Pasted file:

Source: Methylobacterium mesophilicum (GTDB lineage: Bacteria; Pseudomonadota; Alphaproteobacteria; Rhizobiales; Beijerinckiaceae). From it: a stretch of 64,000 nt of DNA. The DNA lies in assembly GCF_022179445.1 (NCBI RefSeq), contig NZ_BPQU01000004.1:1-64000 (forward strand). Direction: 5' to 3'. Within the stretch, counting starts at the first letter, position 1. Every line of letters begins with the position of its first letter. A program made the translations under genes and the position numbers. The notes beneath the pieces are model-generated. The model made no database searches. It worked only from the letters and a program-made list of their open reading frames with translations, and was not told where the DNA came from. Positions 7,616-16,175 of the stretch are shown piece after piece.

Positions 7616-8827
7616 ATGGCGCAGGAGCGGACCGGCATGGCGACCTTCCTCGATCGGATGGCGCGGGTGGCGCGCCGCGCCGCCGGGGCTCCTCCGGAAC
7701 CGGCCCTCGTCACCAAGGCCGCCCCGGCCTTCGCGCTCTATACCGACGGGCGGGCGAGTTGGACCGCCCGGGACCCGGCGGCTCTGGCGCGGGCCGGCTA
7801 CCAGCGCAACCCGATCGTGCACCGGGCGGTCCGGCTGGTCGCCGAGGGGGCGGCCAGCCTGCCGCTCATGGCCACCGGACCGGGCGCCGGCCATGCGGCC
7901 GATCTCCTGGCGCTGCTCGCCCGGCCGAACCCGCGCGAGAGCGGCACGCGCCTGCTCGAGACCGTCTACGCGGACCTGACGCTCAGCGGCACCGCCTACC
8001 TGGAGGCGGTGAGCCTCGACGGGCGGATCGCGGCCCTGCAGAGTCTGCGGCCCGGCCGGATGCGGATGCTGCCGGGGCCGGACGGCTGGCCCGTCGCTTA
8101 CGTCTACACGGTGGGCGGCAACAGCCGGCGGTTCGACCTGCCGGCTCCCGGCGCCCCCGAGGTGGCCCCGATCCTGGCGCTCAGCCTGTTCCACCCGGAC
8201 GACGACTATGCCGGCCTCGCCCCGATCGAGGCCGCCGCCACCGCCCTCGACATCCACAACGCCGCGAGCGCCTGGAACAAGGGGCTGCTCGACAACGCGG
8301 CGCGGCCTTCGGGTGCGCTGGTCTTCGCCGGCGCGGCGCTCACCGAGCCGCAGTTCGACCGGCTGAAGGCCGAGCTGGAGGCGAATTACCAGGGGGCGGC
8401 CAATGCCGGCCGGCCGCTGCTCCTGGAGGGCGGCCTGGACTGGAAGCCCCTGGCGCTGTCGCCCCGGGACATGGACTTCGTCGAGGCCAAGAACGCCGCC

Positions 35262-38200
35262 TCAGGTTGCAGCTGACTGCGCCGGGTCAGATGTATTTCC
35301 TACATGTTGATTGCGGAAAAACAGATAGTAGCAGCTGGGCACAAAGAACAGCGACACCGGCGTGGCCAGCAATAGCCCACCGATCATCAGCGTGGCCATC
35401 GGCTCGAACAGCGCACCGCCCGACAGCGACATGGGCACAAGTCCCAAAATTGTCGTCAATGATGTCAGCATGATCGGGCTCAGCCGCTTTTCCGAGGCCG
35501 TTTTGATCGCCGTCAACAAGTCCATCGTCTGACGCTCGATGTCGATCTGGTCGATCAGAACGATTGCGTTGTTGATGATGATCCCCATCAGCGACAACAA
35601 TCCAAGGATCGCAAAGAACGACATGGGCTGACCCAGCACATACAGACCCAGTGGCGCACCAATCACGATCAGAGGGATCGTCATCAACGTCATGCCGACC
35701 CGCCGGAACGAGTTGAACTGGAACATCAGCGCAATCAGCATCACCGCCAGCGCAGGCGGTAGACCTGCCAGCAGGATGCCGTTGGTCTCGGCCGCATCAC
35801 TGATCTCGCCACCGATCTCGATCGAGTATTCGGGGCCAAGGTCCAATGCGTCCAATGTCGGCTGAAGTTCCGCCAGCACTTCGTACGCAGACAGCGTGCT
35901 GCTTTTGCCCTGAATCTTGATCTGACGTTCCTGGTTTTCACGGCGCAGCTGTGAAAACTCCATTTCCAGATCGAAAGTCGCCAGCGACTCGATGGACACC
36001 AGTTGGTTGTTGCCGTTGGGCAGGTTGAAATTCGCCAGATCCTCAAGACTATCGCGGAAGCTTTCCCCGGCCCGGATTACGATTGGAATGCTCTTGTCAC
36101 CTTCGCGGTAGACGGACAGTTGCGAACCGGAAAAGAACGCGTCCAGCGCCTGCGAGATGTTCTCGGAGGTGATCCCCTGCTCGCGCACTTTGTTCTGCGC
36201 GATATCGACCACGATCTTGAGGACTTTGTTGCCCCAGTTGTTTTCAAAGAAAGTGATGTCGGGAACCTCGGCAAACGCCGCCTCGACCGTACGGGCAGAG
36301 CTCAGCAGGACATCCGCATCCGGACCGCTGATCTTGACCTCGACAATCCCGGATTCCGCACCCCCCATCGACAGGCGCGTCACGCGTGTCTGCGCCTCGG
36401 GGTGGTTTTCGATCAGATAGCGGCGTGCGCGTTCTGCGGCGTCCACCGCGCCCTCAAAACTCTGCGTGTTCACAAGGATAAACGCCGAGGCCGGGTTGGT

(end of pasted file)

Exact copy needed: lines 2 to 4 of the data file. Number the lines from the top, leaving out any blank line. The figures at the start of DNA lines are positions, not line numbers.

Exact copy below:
Positions 7616-8827
7616 ATGGCGCAGGAGCGGACCGGCATGGCGACCTTCCTCGATCGGATGGCGCGGGTGGCGCGCCGCGCCGCCGGGGCTCCTCCGGAAC
7701 CGGCCCTCGTCACCAAGGCCGCCCCGGCCTTCGCGCTCTATACCGACGGGCGGGCGAGTTGGACCGCCCGGGACCCGGCGGCTCTGGCGCGGGCCGGCTA